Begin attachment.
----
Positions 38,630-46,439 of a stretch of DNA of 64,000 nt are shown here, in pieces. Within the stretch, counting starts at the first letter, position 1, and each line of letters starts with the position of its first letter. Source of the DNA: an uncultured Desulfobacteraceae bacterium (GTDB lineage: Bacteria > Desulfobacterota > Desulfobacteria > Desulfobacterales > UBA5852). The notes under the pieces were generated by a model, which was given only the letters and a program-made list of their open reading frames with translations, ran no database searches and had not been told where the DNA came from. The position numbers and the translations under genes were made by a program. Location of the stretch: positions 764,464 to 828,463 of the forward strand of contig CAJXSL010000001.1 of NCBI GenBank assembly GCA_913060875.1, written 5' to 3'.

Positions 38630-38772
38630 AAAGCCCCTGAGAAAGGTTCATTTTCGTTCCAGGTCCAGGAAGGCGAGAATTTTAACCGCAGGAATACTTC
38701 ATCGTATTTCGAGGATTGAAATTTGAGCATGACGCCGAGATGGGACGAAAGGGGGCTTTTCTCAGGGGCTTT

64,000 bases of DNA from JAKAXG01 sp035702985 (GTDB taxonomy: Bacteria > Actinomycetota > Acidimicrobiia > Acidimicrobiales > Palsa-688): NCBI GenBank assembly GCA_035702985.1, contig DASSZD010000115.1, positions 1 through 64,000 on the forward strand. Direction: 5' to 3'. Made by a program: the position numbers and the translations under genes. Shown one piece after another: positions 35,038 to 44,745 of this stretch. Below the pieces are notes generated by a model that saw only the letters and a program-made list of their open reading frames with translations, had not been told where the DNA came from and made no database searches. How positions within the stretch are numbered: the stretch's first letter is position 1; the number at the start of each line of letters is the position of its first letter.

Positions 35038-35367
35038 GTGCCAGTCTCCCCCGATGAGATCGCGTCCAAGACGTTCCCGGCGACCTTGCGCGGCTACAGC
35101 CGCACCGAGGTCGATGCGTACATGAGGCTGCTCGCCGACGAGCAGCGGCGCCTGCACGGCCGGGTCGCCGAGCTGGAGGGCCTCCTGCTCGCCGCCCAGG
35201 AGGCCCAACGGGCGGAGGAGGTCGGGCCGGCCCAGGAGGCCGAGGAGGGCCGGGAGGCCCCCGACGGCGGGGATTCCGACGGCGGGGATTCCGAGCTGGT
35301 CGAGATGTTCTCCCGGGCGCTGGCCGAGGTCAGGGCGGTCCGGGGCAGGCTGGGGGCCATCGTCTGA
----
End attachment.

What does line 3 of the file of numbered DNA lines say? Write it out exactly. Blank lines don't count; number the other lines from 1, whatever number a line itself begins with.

38630 AAAGCCCCTGAGAAAGGTTCATTTTCGTTCCAGGTCCAGGAAGGCGAGAATTTTAACCGCAGGAATACTTC